Thursday, August 9, 2012

"you are not special."

Back in June, a high school commencement speech given at Wellesley High School by teacher David McCullough, Jr. (yes, son of that David McCullough, Sr.) went viral. Though he later said that his “ intention was a little hyperbolic drollness to get their attention,” educators and adults everywhere were applauding McCullough’s blunt parting words to the graduating class.

The central message of the speech was that regardless of what you have been told and led to believe, you are not special.

Here are some of my favorite excerpts:

Yes, you’ve been pampered, cosseted, doted upon, helmeted, bubble-wrapped. Yes, capable adults with other things to do have held you, kissed you, fed you, wiped your mouth, wiped your bottom, trained you, taught you, tutored you, coached you, listened to you, counseled you, encouraged you, consoled you and encouraged you again. You’ve been nudged, cajoled, wheedled and implored. You’ve been feted and fawned over and called sweetie pie. Yes, you have…
…But do not get the idea you’re anything special. Because you’re not.


So think about this: even if you’re one in a million, on a planet of 6.8 billion that means there are nearly 7,000 people just like you.


You see, if everyone is special, then no one is. If everyone gets a trophy, trophies become meaningless.

Can I confess to you that as I was reading this I was pumping my fist in the air and cheering? Because I totally was. My colleagues and I joked about slipping the transcript of the speech into our students’ report cards. Because I feel like this is a message that is so important, even to 5 and 6 year-olds, and more importantly, to their parents.

I just completed my tenth year of teaching. And in that decade, I’ve literally taught hundreds of students and interacted with hundreds of parents. That doesn’t make me an expert by any means, but it does give me a glimpse into the culture of parenting as it has shifted and changed even over the last ten years.

If I’m going to take a cue from David McCullough, Jr. and be blunt, I’ll say this: generally speaking, with every year, I’ve noticed that kids are becoming brattier and feeling more entitled (oh, the stories I could tell…) because parents, generally speaking, have come to coddle them more and more. And present company (I’m talking about me!) is definitely *not* excluded.

It’s almost as if the first of the “everybody gets a trophy” generation is now raising kids and the philosophy has changed to “yes, everybody gets a trophy, but my child gets the biggest trophy!” Of course, I’m exaggerating quite a bit and this is a gross generalization, but it’s been really interesting to see the reactions I have gotten from parents when approaching them about different subjects regarding their children.

When I was little, if I *ever* came home with a note from the teacher that suggested even a hint at not being perfectly well behaved, or heaven forbid, had a teacher ever called my parents at work, you can bet your bottom dollar I would have been in deeeeeep doodoo. And it was pretty much the same for all of my friends and their parents.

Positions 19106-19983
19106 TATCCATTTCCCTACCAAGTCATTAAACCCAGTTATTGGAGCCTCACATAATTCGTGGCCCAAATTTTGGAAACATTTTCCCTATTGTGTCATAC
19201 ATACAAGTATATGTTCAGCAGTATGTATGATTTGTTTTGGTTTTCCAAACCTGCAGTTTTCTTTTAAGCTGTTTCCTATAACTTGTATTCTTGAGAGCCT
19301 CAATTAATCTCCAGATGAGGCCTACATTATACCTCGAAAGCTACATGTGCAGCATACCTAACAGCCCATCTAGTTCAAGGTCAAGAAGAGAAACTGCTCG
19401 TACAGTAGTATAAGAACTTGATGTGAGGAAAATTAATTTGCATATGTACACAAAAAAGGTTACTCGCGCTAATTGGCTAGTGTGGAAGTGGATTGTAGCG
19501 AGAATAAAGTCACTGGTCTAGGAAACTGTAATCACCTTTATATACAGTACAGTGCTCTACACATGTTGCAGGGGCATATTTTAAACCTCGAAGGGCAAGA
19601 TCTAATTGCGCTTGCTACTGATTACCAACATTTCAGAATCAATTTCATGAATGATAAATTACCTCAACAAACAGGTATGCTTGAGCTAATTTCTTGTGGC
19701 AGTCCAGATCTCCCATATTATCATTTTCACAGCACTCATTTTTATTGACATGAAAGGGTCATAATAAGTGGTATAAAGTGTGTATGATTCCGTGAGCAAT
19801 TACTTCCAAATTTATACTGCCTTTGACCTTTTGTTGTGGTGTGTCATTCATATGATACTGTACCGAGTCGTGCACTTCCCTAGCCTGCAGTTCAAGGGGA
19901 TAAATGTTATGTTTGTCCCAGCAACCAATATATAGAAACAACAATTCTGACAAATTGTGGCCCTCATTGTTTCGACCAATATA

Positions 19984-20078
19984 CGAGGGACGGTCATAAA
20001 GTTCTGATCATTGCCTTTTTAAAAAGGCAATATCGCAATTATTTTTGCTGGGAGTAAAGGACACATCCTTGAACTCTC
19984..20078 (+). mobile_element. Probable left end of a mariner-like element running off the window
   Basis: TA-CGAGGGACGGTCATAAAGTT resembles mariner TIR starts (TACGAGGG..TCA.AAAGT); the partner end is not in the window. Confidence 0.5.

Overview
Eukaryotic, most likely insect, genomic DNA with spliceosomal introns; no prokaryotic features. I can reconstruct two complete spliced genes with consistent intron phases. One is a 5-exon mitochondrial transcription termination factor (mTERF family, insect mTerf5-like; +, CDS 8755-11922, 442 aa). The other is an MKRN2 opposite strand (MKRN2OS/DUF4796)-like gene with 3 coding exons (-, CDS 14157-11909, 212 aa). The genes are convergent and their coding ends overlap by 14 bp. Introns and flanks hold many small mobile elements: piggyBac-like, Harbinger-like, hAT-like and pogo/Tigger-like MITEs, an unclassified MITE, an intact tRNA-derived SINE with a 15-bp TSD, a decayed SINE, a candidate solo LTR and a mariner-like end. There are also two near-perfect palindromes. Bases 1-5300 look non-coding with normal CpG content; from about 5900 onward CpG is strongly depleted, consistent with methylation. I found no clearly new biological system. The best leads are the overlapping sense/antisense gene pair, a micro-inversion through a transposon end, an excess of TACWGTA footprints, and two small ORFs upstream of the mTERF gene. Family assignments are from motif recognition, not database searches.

Nowadays, it’s almost as though any time a child is told he is less than perfect, his parents come rushing up ready to share any number of excuses to point fingers at anyone or anywhere else but back at their child. Again, I’m exaggerating, and I’m not saying that a teacher’s word (or anyone else’s, for that matter) regarding your child should be the end all be all. But it just seems that much more so than when we were kids, a child’s behavior or attitude is excused away or given into, no matter how bad it is. On top of that, it seems that children are also rewarded more than ever. Not only do we reward them for improving, or for effort, but we reward them just for showing up! Or for being nice! Or, even worse, we bribe them with rewards to do basic tasks! (Seriously, the stories I could share…) And, not to mention all of the goodness modern inventions and technology bring us in helping cater to our children’s interests, almost to the point of making everything! fun! all! the! time! for our little ones.

As I said, our little rodeo of a family is hardly excluded from this kind of parenting. I’d like to say we are able to take a more objective point of view, but the truth is, if an incident arises between Choi Boy and another child or if he does something less than desirable all on his own, I certainly make him apologize, but inwardly, I’m often rationalizing his actions or thinking of excuses as to why he did what he did. And though we try reeeeeally hard not to give extrinsic rewards and instead try to play up intrinsic rewards, if I’m totally honest, we’ve certainly fallen into our share of bribes here and there. (Not our proudest parenting moments. Nope.) And, gosh darn it, I love a good project or activity that I can center around CB!

At the end of the day, in so many ways, our children are the centers of our universe. They are, in addition to our SOs, the most precious and important people in our lives.

But I can’t help but think that making excuses for them or rewarding them for little things or making them feel as though they are the center of the universe is creating the culture of “special-ness” that McCullough warns against. In fact, one of my biggest worries in raising CB is that he will grow up thinking he is THE MAN (The grandparents are not helping play this down. For reals, yo.) and that he may be perceived by others as a brat.

We try really hard to balance the love and affection we shower CB with along with consistent discipline so he learns to be respectful and understand that he cannot and will not always get what he wants, and that the world will not make exceptions for him . We also want him to know that he will not always be the best and that it’s okay to fail as long as you learn from that failure. We want him to not always be looking out for number 1, but to be caring and kind and willing and wanting to serve others. But we also want him to be confident and have a healthy dose of self-esteem and live up to his potential, whatever it may be.

In short, we want CB to know and do exactly what McCullough encourages at the end of his speech: